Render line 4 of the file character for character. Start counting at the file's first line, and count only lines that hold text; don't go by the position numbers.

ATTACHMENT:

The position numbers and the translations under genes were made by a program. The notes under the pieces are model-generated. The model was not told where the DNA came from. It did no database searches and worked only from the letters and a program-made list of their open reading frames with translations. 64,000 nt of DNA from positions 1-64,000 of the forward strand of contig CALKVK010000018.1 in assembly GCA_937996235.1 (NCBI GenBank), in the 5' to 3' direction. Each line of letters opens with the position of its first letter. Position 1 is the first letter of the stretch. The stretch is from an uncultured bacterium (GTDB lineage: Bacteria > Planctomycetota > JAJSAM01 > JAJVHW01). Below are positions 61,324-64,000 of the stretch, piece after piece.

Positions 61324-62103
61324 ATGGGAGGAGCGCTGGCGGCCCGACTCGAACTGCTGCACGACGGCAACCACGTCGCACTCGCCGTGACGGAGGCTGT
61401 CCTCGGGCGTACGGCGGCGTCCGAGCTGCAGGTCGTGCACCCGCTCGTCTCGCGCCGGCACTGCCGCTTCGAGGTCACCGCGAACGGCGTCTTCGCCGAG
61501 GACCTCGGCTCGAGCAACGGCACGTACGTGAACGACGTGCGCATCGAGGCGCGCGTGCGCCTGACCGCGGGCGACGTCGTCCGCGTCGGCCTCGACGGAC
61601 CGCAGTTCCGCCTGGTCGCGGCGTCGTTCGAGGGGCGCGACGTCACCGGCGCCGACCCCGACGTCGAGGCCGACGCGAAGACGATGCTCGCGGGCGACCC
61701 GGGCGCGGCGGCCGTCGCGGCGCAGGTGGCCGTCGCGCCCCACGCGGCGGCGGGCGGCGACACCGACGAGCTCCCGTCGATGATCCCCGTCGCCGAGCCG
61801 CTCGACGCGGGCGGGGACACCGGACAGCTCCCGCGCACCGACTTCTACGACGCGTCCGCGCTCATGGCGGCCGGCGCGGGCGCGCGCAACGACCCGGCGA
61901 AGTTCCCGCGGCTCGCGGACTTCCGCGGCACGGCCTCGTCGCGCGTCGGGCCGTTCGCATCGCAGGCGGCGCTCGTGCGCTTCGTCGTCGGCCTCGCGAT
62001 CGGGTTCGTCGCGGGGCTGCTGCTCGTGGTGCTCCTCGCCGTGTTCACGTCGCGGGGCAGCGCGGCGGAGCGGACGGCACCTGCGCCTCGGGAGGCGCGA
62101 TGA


61401 CCTCGGGCGTACGGCGGCGTCCGAGCTGCAGGTCGTGCACCCGCTCGTCTCGCGCCGGCACTGCCGCTTCGAGGTCACCGCGAACGGCGTCTTCGCCGAG